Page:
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Igor Miroshnichenko (born 12 March, 1977 in Rostov-on-Don, Russia) is an English-language writer, novelist, and essayist; he writes under the pen name Igor Eliseev, his mother’s maiden name.
Igor Eliseev began his literary activity in 1999 with a number of short stories, essays and a film script. Later, the plot of the script developed into a literary novel – the most important project of his life and one that has not yet been completed. In 2015, however, he finished his second novel, which, by a twist of fate, became his debut novel. One-Two, a book that is dedicated to the memory of his mother, tells the story of two conjoined sisters born in the era of the collapse of the Soviet Union.
Two conjoined babies are born at the intersection of two social worldviews. The girls are named Faith and Hope. After spending their childhood in a foster home and obtaining a basic education, they come to realise that they are different from other people in many respects. The problems of their upbringing are only made worse by the constant humiliations they suffer at the hands of society. Eventually, fortune smiles on them, by seemingly opening up the door to happiness: a separation surgery that can theoretically be performed in the capital. Thus begins a journey fraught with difficulties and obstacles for the sisters. Will they be able to get past the wall of public cynicism, together with the internal conflicts they have among themselves? Will they find a justification for their existence and learn to accept it? The search for the answers to these and many other questions constitutes the essence of this novel.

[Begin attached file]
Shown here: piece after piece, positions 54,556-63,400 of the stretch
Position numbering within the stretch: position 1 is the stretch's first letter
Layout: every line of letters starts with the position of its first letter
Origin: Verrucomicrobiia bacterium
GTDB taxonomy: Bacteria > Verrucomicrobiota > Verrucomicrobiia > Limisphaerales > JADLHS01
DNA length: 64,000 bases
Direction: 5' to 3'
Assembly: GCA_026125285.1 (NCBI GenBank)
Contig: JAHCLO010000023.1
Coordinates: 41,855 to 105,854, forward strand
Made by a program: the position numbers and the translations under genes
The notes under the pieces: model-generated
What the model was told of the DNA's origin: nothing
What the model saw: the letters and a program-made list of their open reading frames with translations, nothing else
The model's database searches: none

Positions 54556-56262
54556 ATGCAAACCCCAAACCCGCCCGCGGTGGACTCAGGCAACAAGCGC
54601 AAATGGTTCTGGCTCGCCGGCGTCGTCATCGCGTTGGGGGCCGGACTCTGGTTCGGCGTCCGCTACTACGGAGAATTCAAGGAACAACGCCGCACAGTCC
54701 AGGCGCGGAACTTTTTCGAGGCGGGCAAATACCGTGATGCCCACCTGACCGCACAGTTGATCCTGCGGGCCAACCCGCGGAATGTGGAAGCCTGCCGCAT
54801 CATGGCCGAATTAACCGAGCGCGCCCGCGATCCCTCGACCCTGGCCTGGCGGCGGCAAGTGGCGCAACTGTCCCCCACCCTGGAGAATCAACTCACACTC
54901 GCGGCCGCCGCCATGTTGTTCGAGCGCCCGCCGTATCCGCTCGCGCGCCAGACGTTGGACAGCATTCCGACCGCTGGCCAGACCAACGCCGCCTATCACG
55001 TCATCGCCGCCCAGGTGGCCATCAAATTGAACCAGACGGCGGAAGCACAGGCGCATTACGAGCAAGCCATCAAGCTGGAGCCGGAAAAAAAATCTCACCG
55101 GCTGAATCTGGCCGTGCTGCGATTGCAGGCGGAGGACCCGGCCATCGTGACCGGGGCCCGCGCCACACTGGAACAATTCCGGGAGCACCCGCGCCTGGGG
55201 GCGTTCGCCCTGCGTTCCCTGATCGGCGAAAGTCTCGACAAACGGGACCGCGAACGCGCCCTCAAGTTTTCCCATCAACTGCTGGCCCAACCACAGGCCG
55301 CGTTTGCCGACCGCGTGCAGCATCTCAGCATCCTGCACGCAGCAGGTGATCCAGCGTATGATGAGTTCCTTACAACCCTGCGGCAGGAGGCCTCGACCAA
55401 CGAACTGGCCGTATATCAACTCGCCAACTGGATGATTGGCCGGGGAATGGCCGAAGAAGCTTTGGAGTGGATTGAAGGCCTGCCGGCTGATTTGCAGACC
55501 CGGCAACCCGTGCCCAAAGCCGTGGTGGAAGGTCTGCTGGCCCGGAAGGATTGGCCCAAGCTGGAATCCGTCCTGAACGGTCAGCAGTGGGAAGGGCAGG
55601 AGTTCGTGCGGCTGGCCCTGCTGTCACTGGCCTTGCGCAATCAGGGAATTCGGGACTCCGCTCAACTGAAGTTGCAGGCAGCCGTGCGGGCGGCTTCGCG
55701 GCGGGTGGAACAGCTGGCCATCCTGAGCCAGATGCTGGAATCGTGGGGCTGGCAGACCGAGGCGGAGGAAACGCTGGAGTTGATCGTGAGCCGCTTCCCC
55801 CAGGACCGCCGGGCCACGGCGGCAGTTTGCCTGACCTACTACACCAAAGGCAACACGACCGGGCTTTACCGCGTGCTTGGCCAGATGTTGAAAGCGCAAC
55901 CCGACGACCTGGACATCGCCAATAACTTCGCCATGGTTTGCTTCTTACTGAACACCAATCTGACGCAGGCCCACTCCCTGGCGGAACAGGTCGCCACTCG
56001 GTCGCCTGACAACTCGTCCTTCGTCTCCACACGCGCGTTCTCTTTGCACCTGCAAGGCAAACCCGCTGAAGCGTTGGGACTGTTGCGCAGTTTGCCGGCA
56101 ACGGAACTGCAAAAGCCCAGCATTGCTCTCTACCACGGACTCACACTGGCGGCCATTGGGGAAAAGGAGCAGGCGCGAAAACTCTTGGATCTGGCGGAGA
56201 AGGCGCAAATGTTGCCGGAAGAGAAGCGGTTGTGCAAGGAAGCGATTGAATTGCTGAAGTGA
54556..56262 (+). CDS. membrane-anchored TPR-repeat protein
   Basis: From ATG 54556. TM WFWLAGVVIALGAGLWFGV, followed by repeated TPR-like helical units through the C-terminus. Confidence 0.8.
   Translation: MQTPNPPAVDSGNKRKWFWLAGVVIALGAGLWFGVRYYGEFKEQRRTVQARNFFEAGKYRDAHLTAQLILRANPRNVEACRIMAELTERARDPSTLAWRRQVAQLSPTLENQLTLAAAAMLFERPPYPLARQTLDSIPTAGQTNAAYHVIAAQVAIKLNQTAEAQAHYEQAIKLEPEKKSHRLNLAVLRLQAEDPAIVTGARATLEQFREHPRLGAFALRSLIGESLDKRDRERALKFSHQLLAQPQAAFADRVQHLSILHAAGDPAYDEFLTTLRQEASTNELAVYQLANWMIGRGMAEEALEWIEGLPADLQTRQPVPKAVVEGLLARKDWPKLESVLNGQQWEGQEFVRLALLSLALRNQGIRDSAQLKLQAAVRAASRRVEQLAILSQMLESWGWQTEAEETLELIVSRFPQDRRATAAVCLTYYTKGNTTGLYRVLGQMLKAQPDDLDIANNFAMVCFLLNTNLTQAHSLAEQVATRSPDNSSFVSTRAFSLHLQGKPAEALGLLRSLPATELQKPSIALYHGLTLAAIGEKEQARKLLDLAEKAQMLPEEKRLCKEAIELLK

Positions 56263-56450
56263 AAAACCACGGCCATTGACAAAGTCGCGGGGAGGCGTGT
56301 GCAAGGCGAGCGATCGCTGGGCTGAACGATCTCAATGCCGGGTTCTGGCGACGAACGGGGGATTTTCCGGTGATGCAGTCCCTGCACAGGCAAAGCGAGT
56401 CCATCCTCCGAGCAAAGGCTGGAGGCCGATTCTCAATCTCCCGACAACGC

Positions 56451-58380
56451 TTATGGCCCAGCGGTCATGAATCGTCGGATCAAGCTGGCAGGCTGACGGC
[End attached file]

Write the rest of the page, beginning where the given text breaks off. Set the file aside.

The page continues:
An exquisite novel of literary daring and an utterly convincing representation of the conjoined state, One-Two proves an exceptional read. One could list many reasons why but the most important is that it gives readers a powerful and complete picture of what it would be like to be Faith or Hope. In the hands of a lesser author, it could have easily become a bizarre, sentimental or contrived story but Eliseev gives us something which is utterly absorbing and yet surprisingly light on sentiment. His prose is wonderfully crafted, sophisticated, and heartfelt and yet he never shies away from acknowledging our natural fascination with their abnormalities. We can imagine their lifetime of isolation from the normal things people do and on this level we find ourselves forgetting about plot and conflict which leaves us more open to the tone Eliseev sets. Tender and sad yet still room for a little levity as he probes the psyches of his characters. He means to shake us and in doing so reveals unexpected and powerfully poignant layers to leave us deep in reflection.
Beautifully written, extraordinarily powerful, One-Two proves a rare gem of a read and is recommended without reservation.
How important it is to stay human until the end?